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Author | Herbert Enderton | |

ISBN-10 | 9780080496467 | |

Release | 2001-01-23 | |

Pages | 317 | |

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A Mathematical Introduction to Logic, Second Edition, offers increased flexibility with topic coverage, allowing for choice in how to utilize the textbook in a course. The author has made this edition more accessible to better meet the needs of today's undergraduate mathematics and philosophy students. It is intended for the reader who has not studied logic previously, but who has some experience in mathematical reasoning. Material is presented on computer science issues such as computational complexity and database queries, with additional coverage of introductory material such as sets. * Increased flexibility of the text, allowing instructors more choice in how they use the textbook in courses. * Reduced mathematical rigour to fit the needs of undergraduate students |

Author | Herbert B. Enderton | |

ISBN-10 | 9780080570389 | |

Release | 1972-06-16 | |

Pages | 295 | |

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This book gives a mathematical treatment of the basic ideas and results of logic. It is intended to serve as a textbook for an introductory mathematics course in logic at the junior-senior level. The objectives are to present the important concepts and theorems of logic and to explain their significance and their relationship to the reader's other mathematical work. |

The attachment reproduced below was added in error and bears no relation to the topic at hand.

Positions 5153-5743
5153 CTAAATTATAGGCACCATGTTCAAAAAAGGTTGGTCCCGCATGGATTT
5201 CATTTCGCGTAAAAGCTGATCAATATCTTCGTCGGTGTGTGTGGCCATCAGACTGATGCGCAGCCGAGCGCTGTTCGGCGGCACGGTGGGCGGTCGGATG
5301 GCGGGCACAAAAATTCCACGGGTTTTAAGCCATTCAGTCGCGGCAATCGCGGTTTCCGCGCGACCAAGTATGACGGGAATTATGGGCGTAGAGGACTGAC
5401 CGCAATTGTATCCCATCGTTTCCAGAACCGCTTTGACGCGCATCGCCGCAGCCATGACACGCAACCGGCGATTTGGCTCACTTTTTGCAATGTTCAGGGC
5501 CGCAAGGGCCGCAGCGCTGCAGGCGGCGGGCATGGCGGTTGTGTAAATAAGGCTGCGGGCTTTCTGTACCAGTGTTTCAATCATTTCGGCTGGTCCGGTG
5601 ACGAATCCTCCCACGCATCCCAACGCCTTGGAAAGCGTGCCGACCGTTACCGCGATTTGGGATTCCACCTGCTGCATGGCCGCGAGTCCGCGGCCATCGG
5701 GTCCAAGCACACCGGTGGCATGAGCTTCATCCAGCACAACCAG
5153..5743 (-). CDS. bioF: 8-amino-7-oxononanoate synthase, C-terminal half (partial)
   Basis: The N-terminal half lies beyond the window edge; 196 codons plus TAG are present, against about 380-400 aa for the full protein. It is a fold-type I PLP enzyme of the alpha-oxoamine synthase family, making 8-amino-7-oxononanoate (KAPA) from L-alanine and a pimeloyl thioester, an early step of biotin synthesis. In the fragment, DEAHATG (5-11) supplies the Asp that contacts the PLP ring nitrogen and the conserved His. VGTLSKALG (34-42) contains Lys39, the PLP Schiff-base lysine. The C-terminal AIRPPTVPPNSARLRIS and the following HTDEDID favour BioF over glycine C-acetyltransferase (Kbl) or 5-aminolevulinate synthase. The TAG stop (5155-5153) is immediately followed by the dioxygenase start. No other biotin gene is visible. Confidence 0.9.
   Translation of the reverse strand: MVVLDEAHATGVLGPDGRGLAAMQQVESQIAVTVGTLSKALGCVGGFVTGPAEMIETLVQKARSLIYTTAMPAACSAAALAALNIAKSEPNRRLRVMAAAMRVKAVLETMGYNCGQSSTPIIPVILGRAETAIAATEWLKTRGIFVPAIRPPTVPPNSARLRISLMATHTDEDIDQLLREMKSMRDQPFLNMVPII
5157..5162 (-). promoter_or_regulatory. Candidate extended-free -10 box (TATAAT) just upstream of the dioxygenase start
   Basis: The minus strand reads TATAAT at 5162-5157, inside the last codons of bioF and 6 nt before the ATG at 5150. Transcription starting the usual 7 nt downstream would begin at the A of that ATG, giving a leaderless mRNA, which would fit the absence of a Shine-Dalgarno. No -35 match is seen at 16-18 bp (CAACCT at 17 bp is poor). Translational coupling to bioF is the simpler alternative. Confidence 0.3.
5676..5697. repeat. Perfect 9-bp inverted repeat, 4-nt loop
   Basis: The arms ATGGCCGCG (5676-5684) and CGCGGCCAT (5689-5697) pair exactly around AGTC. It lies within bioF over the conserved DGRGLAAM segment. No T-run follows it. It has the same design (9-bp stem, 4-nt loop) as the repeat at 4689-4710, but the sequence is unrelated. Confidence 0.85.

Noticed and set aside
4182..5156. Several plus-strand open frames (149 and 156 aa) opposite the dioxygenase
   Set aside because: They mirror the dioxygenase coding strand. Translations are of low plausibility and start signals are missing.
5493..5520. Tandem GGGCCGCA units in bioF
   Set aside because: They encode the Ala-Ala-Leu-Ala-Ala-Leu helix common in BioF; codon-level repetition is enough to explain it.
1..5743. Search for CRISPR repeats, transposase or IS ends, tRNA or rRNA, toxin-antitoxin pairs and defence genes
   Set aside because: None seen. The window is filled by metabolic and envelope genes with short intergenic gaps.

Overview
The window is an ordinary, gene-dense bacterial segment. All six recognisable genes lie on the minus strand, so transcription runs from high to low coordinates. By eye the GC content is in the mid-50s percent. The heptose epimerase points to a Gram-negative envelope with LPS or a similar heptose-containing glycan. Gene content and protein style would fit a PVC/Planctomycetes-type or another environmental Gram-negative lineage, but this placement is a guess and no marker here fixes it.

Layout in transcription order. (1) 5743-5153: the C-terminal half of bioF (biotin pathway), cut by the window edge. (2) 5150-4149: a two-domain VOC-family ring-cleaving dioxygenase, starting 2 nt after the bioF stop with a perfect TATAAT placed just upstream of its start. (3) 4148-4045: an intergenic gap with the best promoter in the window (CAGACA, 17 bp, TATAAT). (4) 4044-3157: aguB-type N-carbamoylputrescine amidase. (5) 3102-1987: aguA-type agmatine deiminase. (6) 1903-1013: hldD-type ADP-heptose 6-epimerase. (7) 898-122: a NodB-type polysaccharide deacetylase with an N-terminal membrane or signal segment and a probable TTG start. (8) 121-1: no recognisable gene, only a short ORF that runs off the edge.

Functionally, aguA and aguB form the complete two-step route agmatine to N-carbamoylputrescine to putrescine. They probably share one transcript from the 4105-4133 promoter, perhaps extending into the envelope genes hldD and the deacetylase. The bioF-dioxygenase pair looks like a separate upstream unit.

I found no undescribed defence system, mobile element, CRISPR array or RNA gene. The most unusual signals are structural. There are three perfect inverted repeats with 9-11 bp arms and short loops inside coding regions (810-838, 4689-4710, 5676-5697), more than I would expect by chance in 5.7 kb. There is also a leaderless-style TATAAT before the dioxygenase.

Author | Herbert B. Enderton | |

ISBN-10 | 9780122384523 | |

Release | 2001 | |

Pages | 317 | |

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The mathematical rigour of this new edition has been reduced to better meet the needs of the educated layperson, computer professional or academic. It is intended for the reader who has not studied logic previously, but who has some experience in mathematical reasoning. Material is presented on computer science issues such as computational complexity and database queries, with additional coverage of introductory material such as sets. |

Author | Richard E. Hodel | |

ISBN-10 | 9780486497853 | |

Release | 2013 | |

Pages | 491 | |

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This comprehensive overview ofmathematical logic is designedprimarily for advanced undergraduatesand graduate studentsof mathematics. The treatmentalso contains much of interest toadvanced students in computerscience and philosophy. Topics include propositional logic;first-order languages and logic; incompleteness, undecidability,and indefinability; recursive functions; computability;and Hilbert’s Tenth Problem.Reprint of the PWS Publishing Company, Boston, 1995edition. |

Author | Elliott Mendelson | |

ISBN-10 | 0412808307 | |

Release | 1997-06-01 | |

Pages | 440 | |

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The Fourth Edition of this long-established text retains all the key features of the previous editions, covering the basic topics of a solid first course in mathematical logic. This edition includes an extensive appendix on second-order logic, a section on set theory with urlements, and a section on the logic that results when we allow models with empty domains. The text contains numerous exercises and an appendix furnishes answers to many of them. Introduction to Mathematical Logic includes: propositional logic first-order logic first-order number theory and the incompleteness and undecidability theorems of Gödel, Rosser, Church, and Tarski axiomatic set theory theory of computability The study of mathematical logic, axiomatic set theory, and computability theory provides an understanding of the fundamental assumptions and proof techniques that form basis of mathematics. Logic and computability theory have also become indispensable tools in theoretical computer science, including artificial intelligence. Introduction to Mathematical Logic covers these topics in a clear, reader-friendly style that will be valued by anyone working in computer science as well as lecturers and researchers in mathematics, philosophy, and related fields. |